damned thing wrong. And it saved my client. God, oh, God, what’s
wrong with that?”

“What’s wrong
with that?” Putrid ooze sprayed her face as I worked words around
my massive fangs. “Have you not heard the phrase, in His own image?
No? Well, let me explain, you silly woman.

“The Other
Side holds much credence in honesty, and imparted upon your kind
the best lie detector in creation. Your foolish justice system is
merely performance art. DNA, the very building blocks of humankind,
proves right from wrong, good from evil.” I leaned ever closer
toward Llewellyn’s ashen face until my teeth reflected in her wide
eyes. “That means if you sin, you are ours... that is, until
now.”

The lawyer’s
face went through a series of contortions and it was questionable
whether she was going to scream with insane terror or vomit.
Instead, she did something quite remarkable and unexpected. Body
trembling as though a conduit of electric current, she pointed at
the door with a tremulous finger.

“I did nothing
wrong! Now, get out, you crazy freak.” Her hoarse shouts rose into
a crescendo of near lunacy. “Get out, God--”

Had she
finished, Kelly Llewellyn might have secured herself a place in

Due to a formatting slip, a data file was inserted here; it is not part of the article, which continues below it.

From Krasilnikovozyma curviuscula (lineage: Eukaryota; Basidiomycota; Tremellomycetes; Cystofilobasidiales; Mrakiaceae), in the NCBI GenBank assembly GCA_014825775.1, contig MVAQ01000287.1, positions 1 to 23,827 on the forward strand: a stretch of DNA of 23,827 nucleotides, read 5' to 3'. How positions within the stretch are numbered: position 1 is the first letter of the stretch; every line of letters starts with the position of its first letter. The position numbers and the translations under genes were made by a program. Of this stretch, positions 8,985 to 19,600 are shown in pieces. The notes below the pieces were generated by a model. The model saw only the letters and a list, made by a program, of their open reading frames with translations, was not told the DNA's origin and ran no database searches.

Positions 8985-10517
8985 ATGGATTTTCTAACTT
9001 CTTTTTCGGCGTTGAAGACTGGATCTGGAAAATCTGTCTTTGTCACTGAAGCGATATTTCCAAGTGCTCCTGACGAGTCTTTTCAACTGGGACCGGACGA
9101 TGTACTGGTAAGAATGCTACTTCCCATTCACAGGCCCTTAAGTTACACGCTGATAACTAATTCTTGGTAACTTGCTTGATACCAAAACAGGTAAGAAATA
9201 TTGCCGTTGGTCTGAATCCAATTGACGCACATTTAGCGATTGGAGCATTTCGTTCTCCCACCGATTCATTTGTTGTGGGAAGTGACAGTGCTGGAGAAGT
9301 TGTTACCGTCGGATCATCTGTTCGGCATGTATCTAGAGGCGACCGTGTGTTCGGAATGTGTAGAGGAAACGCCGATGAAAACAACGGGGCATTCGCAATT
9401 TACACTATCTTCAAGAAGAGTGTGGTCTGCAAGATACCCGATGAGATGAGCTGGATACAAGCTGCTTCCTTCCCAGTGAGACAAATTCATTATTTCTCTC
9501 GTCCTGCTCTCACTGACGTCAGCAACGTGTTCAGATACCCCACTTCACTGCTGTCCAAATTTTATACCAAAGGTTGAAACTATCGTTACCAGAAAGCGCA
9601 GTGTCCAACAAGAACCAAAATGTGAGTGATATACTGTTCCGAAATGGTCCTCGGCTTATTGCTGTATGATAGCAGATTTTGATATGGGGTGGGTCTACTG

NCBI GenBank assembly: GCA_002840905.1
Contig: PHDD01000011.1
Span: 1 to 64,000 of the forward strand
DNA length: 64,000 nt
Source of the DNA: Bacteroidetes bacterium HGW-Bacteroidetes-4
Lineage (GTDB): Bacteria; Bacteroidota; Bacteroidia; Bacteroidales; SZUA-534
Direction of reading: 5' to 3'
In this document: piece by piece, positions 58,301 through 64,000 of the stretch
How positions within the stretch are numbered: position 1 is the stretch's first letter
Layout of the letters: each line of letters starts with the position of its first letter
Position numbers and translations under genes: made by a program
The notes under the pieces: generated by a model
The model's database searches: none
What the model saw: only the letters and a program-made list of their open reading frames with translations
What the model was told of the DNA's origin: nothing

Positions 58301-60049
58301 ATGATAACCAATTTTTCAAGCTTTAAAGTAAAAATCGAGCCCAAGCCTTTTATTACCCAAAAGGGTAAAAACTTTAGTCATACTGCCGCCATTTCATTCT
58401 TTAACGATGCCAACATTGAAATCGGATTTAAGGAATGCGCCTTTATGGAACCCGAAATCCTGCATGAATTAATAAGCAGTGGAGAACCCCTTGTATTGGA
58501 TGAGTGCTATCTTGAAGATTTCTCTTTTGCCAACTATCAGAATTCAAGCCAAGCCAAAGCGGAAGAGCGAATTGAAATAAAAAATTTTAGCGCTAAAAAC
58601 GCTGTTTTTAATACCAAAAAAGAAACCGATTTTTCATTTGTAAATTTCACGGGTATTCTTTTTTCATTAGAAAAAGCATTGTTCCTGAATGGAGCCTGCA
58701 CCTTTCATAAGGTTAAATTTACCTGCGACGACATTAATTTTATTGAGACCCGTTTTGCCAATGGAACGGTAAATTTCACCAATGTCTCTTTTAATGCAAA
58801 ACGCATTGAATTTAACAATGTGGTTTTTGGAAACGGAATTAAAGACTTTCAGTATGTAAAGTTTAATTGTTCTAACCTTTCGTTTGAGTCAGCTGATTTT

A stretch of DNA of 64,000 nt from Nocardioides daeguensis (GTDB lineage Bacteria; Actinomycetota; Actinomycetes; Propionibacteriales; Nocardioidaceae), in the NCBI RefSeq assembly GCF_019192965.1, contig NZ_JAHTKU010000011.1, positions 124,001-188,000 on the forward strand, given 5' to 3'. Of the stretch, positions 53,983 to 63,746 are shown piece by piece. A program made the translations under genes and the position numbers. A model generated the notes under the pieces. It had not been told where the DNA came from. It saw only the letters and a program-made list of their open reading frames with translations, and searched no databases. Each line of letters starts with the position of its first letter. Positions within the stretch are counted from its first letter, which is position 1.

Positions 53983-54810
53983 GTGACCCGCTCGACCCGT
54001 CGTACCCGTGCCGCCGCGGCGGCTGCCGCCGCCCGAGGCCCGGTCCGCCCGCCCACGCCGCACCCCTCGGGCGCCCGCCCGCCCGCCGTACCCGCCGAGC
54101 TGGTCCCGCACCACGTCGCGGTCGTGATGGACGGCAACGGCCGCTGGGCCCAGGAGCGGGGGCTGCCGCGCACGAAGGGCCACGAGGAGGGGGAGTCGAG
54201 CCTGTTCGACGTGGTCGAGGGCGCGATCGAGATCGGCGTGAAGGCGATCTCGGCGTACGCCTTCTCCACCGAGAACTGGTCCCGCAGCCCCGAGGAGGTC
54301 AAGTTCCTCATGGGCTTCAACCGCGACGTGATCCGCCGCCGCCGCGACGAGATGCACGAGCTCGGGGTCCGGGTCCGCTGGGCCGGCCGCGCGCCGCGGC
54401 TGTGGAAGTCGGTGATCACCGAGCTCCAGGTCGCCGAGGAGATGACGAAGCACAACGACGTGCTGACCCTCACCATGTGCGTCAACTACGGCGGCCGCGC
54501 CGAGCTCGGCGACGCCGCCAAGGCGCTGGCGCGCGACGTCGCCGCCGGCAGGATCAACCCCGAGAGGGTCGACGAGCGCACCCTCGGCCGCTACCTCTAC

heaven by rebuking a duly appointed representative of Satan.
However, as her head slid down my gullet, that eternal salvation
would never come to pass. It was a close thing, but as I dabbed
blood from my chin with a scrap of her imitation silk shirt, I
comforted myself that I was well within the Ten Second Still Clean
Rule.

 

***

 

Human
intelligence is an oxymoron. How can any sentient creature
willingly choose the darker sides of their nature knowing the
consequences of such actions? Physics is Physics. For every action
there is an equal reaction. To believe in Him is to believe in us.
Faith is a package deal, and make no mistake, dogma is irrelevant.
Good or evil, right or wrong, can or cannot.

BOOK: Black Treacle Magazine (Issue 4)
6.83Mb size Format: txt, pdf, ePub
ads